The first digital loudspeaker came a step closer to reality this month after a consortium won a e2.1m (£1.25m) grant to develop high-performance piezoelectric ceramic transducer technology.
The transducers, only 10mm in diameter, can be combined in arrays to produce small, powerful, flat speakers capable of `steering’ sound.
Powered by batteries, the speakers could replace conventional units in everything from public address systems – where one speaker could beam sound to many different areas – to hi-fi units, TV sets and mobile phones.
The consortium consists of seven EU partners, including Birmingham University and Umist, and will investigate the use of the technology, developed by 1… Limited of Cambridge, for digital loudspeakers and steered-array antennas in satellite communications.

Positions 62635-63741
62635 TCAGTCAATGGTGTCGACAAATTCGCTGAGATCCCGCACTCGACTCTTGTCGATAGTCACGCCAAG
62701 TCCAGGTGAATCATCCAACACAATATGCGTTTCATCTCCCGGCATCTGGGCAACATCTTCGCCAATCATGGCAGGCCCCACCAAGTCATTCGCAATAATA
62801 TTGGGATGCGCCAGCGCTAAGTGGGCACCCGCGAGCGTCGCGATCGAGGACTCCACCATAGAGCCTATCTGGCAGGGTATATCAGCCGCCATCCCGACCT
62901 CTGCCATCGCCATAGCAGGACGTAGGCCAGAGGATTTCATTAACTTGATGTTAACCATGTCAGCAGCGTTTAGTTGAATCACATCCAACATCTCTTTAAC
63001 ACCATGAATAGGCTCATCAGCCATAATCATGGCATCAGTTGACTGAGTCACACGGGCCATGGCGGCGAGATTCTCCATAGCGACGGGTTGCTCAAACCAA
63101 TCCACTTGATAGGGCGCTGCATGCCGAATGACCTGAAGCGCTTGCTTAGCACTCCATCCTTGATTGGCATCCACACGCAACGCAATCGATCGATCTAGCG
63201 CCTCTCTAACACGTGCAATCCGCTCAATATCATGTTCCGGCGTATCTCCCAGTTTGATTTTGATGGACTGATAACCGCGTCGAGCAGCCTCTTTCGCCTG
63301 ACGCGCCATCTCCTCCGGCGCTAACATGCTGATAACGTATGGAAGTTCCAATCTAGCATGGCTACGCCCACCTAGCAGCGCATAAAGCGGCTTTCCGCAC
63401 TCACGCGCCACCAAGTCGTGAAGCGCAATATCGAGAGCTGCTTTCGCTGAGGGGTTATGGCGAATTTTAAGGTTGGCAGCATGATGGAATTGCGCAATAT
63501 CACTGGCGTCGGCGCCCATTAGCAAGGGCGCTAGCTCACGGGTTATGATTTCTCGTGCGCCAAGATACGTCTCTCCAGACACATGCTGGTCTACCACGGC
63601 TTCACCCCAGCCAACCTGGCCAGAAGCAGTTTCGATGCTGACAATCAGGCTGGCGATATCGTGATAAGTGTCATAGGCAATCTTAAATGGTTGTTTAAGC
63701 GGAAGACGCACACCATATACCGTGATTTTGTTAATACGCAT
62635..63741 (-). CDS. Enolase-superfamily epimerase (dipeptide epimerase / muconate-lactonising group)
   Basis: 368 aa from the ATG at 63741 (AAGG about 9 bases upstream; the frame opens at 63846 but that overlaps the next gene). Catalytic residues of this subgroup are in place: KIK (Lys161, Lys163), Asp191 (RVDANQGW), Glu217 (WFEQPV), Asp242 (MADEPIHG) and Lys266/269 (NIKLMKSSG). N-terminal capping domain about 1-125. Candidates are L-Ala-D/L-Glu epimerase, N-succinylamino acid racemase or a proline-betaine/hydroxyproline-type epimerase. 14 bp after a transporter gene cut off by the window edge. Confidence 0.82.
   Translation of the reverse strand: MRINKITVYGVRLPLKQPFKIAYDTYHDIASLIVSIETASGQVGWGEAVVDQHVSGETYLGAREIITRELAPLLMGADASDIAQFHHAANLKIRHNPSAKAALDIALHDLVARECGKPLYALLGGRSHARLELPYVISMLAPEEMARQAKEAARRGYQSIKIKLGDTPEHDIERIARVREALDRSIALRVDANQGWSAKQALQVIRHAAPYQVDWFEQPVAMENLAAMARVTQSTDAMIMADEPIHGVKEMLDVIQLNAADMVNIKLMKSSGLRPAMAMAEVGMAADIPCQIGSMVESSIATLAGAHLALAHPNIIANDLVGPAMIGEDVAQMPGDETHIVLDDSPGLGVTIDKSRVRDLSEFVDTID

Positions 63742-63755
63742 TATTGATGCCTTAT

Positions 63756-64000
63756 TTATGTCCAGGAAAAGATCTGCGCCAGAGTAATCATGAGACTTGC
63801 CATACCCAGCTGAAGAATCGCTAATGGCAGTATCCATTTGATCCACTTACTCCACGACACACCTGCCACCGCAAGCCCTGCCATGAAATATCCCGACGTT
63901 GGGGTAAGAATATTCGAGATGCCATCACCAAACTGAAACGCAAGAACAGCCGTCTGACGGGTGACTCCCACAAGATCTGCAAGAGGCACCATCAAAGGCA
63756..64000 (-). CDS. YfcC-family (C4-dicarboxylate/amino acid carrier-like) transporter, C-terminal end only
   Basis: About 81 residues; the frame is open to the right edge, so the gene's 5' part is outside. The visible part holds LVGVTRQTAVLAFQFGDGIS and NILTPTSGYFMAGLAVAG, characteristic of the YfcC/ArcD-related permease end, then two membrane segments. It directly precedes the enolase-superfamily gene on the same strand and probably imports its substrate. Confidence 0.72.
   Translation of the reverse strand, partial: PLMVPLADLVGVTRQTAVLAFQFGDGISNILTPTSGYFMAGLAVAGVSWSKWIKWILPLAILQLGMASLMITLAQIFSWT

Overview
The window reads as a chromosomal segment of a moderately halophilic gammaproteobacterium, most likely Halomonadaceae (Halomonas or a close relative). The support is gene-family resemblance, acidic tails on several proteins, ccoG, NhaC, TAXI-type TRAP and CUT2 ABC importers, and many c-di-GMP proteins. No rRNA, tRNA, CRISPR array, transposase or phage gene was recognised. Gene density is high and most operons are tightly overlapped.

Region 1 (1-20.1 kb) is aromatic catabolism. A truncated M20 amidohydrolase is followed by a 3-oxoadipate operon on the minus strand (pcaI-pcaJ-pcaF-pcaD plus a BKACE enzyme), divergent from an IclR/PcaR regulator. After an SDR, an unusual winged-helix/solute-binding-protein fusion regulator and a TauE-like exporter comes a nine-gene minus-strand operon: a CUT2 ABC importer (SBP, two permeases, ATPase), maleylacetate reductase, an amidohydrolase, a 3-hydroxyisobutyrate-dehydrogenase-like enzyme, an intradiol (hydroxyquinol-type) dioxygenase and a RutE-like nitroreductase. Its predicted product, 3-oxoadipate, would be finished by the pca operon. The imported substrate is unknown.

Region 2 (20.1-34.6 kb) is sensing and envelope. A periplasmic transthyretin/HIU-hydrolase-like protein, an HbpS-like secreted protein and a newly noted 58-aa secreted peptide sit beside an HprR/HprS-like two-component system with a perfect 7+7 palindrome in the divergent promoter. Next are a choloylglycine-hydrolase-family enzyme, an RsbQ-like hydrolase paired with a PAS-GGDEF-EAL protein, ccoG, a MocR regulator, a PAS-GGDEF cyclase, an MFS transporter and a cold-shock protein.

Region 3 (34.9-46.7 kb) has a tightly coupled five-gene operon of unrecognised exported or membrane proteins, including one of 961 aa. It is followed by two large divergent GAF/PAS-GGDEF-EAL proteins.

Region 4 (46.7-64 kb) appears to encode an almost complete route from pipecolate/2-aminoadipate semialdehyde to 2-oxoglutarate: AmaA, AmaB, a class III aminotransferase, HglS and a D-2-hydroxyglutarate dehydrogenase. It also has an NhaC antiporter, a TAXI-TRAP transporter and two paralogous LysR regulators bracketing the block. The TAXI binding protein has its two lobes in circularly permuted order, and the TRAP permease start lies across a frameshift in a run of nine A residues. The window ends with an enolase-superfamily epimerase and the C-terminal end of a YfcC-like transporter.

Each transducer consists of a short, hollow cylinder formed from a helical ribbon of piezoelectric ceramic. When a voltage is applied, the cylinder deforms into a cone which propels an ultra-lightweight piston along its bore. The piston is made from an aerogel – a silica-based material with a density only a few times greater than air – and is supported on tiny bearings consisting of doughnut-shaped elastomer balloons that roll up and down the cylinder.
The aim of the project is to improve ways of fabricating the ceramic and develop suitable bearing and piston materials.
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